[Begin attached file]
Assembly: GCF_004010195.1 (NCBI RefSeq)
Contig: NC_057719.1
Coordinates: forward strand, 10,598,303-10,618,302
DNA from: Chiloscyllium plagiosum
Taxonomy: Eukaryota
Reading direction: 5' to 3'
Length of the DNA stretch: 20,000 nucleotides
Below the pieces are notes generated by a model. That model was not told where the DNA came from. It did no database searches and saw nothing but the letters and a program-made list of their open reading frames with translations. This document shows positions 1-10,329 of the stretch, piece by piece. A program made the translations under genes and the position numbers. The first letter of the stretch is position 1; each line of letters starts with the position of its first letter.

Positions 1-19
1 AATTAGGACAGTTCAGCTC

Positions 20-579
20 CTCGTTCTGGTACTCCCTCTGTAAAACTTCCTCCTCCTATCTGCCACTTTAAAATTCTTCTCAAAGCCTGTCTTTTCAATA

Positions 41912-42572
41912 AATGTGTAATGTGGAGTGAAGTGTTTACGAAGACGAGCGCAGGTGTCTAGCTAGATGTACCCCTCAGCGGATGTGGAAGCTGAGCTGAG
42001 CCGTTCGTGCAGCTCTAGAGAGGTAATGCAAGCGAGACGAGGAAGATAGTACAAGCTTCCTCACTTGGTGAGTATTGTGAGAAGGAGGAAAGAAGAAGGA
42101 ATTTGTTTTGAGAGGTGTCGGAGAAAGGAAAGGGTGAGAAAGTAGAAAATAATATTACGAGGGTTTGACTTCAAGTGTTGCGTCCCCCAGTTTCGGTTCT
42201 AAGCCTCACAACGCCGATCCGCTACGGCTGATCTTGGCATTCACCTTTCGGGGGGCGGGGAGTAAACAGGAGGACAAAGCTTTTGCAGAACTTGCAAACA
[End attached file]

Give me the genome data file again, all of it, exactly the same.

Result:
Assembly: GCF_004010195.1 (NCBI RefSeq)
Contig: NC_057719.1
Coordinates: forward strand, 10,598,303-10,618,302
DNA from: Chiloscyllium plagiosum
Taxonomy: Eukaryota
Reading direction: 5' to 3'
Length of the DNA stretch: 20,000 nucleotides
Below the pieces are notes generated by a model. That model was not told where the DNA came from. It did no database searches and saw nothing but the letters and a program-made list of their open reading frames with translations. This document shows positions 1-10,329 of the stretch, piece by piece. A program made the translations under genes and the position numbers. The first letter of the stretch is position 1; each line of letters starts with the position of its first letter.

Positions 1-19
1 AATTAGGACAGTTCAGCTC

Positions 20-579
20 CTCGTTCTGGTACTCCCTCTGTAAAACTTCCTCCTCCTATCTGCCACTTTAAAATTCTTCTCAAAGCCTGTCTTTTCAATA

Positions 41912-42572
41912 AATGTGTAATGTGGAGTGAAGTGTTTACGAAGACGAGCGCAGGTGTCTAGCTAGATGTACCCCTCAGCGGATGTGGAAGCTGAGCTGAG
42001 CCGTTCGTGCAGCTCTAGAGAGGTAATGCAAGCGAGACGAGGAAGATAGTACAAGCTTCCTCACTTGGTGAGTATTGTGAGAAGGAGGAAAGAAGAAGGA
42101 ATTTGTTTTGAGAGGTGTCGGAGAAAGGAAAGGGTGAGAAAGTAGAAAATAATATTACGAGGGTTTGACTTCAAGTGTTGCGTCCCCCAGTTTCGGTTCT
42201 AAGCCTCACAACGCCGATCCGCTACGGCTGATCTTGGCATTCACCTTTCGGGGGGCGGGGAGTAAACAGGAGGACAAAGCTTTTGCAGAACTTGCAAACA